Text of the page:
Craig Pladson is a marketer and leader I’ve been following for years. I met him after he heckled me (in a good natured way!) at a MiMA talk years ago. We’ve been in an ongoing discussion about brands, digital, marketing and business ever since. These conversations happened during times when we worked together, times when I needed advice, and most recently when I was trying to get smarter about what’s coming next for brands.
He was the right guy for the job –– his new adventure is building his own consulting practice based on his experience at Digital River, Colle McVoy, General Mills, GoKart Labs, and Ovative.
While we talked at length about brands and what’s going to happen to marketing over the next couple years, I really enjoyed hearing him talk about his growth as a leader. I asked him about the experiences that taught him the most –– the ones that created an environment for accelerated development. I expected him to say it was his first job out of school (as part of the Digital River mafia), but it was actually his most recent role that generated the most discussion. It became clear that one of the drivers of accepting the role was the fact that this role would stretch him, providing an opportunity to, as he said, “put myself in a position where I was intensely learning. I thrive in that type of environment.It keeps me dusted off and pushes me to take a modern approach in how I solve marketing problems.”
The role was in a fast-growth, high performing organization staffed by great talent, smart people moving at digital speed.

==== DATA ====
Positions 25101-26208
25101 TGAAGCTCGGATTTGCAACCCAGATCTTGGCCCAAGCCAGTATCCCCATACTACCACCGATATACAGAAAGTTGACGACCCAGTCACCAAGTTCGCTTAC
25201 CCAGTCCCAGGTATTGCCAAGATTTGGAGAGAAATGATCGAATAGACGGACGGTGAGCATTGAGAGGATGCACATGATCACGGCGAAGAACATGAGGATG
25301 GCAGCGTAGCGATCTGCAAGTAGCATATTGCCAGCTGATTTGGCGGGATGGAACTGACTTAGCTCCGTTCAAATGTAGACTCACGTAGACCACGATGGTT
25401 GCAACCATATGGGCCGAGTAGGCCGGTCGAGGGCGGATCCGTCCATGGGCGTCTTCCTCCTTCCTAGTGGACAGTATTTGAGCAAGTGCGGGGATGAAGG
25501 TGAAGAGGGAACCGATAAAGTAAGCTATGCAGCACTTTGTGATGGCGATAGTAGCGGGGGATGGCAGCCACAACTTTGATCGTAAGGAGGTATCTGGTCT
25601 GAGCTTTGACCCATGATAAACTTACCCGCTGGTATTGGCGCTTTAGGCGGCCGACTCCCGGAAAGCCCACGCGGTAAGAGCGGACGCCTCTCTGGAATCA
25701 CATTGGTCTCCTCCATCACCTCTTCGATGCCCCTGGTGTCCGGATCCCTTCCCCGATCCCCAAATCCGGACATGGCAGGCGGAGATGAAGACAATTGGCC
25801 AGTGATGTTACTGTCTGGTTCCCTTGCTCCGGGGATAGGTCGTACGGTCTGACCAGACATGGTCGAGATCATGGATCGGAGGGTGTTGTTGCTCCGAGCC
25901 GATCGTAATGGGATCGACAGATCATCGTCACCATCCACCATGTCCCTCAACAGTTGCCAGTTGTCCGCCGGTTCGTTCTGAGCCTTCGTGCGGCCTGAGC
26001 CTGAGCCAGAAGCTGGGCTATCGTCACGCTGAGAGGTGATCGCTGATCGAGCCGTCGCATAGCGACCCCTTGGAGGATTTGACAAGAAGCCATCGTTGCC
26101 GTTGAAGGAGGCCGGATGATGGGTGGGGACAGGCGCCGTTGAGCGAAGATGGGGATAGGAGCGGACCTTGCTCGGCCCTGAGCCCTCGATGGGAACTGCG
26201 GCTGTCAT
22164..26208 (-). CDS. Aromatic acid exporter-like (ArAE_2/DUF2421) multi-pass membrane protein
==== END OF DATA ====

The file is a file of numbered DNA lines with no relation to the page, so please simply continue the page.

But how do you lead a team, keep them moving fast, when you’re learning, too? How does a leader strike the balance between fast and frantic, especially when the leader is learning alongside the team?
Craig reminded me that a good leader has to make sure “there’s clarity and a forecasted roadmap of where we’re going and why,” but that leader must also support a team that’s learning through inevitable adjustments and pivots. By getting work to market, the team can watch and adjust based on the results, knowing “feedback will start to direct you in a way that continues to lessen the subjectivity of it,”he told me.
I’m someone that takes pride in my ability to stay curious and stay open to new ideas, but I was inspired by Craig’s intentional, focused effort to put himself in the hard situations that transform experience into insight. He made it hard for himself on purpose! When I consider my own history, I know Craig’s instinct is right: good stuff inevitably comes out of those “crucible” moments, where pressure, curiosity, opportunity and experience get blended and good ideas come out as a result. If we want to keep open, keep growing, we have to seek out and embrace those hard moments, the ones that test us, but put us in a position to learn.